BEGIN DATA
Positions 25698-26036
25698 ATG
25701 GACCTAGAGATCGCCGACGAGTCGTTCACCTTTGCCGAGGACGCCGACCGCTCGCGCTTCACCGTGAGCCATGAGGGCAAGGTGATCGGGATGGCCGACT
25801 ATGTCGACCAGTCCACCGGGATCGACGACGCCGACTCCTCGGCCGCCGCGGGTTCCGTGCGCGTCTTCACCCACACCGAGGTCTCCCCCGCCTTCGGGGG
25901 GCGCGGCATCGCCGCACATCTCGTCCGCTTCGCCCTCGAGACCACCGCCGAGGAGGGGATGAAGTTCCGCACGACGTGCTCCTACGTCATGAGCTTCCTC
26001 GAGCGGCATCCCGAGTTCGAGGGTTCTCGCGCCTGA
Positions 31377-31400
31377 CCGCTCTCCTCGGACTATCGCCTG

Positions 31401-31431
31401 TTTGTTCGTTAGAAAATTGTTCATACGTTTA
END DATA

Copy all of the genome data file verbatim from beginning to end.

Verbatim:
Positions 25698-26036
25698 ATG
25701 GACCTAGAGATCGCCGACGAGTCGTTCACCTTTGCCGAGGACGCCGACCGCTCGCGCTTCACCGTGAGCCATGAGGGCAAGGTGATCGGGATGGCCGACT
25801 ATGTCGACCAGTCCACCGGGATCGACGACGCCGACTCCTCGGCCGCCGCGGGTTCCGTGCGCGTCTTCACCCACACCGAGGTCTCCCCCGCCTTCGGGGG
25901 GCGCGGCATCGCCGCACATCTCGTCCGCTTCGCCCTCGAGACCACCGCCGAGGAGGGGATGAAGTTCCGCACGACGTGCTCCTACGTCATGAGCTTCCTC
26001 GAGCGGCATCCCGAGTTCGAGGGTTCTCGCGCCTGA
Positions 31377-31400
31377 CCGCTCTCCTCGGACTATCGCCTG

Positions 31401-31431
31401 TTTGTTCGTTAGAAAATTGTTCATACGTTTA